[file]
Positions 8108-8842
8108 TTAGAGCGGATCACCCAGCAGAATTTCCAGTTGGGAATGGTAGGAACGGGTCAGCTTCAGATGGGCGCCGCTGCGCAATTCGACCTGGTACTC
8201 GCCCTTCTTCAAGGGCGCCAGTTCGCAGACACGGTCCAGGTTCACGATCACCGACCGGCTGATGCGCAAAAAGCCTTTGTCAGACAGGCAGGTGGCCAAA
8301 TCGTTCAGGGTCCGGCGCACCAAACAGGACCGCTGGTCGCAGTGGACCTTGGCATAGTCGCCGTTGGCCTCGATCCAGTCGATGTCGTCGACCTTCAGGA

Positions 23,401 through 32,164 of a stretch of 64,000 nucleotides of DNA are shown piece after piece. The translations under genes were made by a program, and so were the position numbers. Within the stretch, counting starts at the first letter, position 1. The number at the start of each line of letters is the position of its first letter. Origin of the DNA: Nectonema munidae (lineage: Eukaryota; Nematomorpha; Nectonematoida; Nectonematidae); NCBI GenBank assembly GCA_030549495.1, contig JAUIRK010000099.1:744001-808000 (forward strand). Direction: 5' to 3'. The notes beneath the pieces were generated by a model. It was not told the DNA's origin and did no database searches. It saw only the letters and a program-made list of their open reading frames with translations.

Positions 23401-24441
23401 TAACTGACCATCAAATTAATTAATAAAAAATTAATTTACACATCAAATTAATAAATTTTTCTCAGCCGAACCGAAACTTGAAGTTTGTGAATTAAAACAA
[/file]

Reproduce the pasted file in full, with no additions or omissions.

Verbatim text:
Positions 8108-8842
8108 TTAGAGCGGATCACCCAGCAGAATTTCCAGTTGGGAATGGTAGGAACGGGTCAGCTTCAGATGGGCGCCGCTGCGCAATTCGACCTGGTACTC
8201 GCCCTTCTTCAAGGGCGCCAGTTCGCAGACACGGTCCAGGTTCACGATCACCGACCGGCTGATGCGCAAAAAGCCTTTGTCAGACAGGCAGGTGGCCAAA
8301 TCGTTCAGGGTCCGGCGCACCAAACAGGACCGCTGGTCGCAGTGGACCTTGGCATAGTCGCCGTTGGCCTCGATCCAGTCGATGTCGTCGACCTTCAGGA

Positions 23,401 through 32,164 of a stretch of 64,000 nucleotides of DNA are shown piece after piece. The translations under genes were made by a program, and so were the position numbers. Within the stretch, counting starts at the first letter, position 1. The number at the start of each line of letters is the position of its first letter. Origin of the DNA: Nectonema munidae (lineage: Eukaryota; Nematomorpha; Nectonematoida; Nectonematidae); NCBI GenBank assembly GCA_030549495.1, contig JAUIRK010000099.1:744001-808000 (forward strand). Direction: 5' to 3'. The notes beneath the pieces were generated by a model. It was not told the DNA's origin and did no database searches. It saw only the letters and a program-made list of their open reading frames with translations.

Positions 23401-24441
23401 TAACTGACCATCAAATTAATTAATAAAAAATTAATTTACACATCAAATTAATAAATTTTTCTCAGCCGAACCGAAACTTGAAGTTTGTGAATTAAAACAA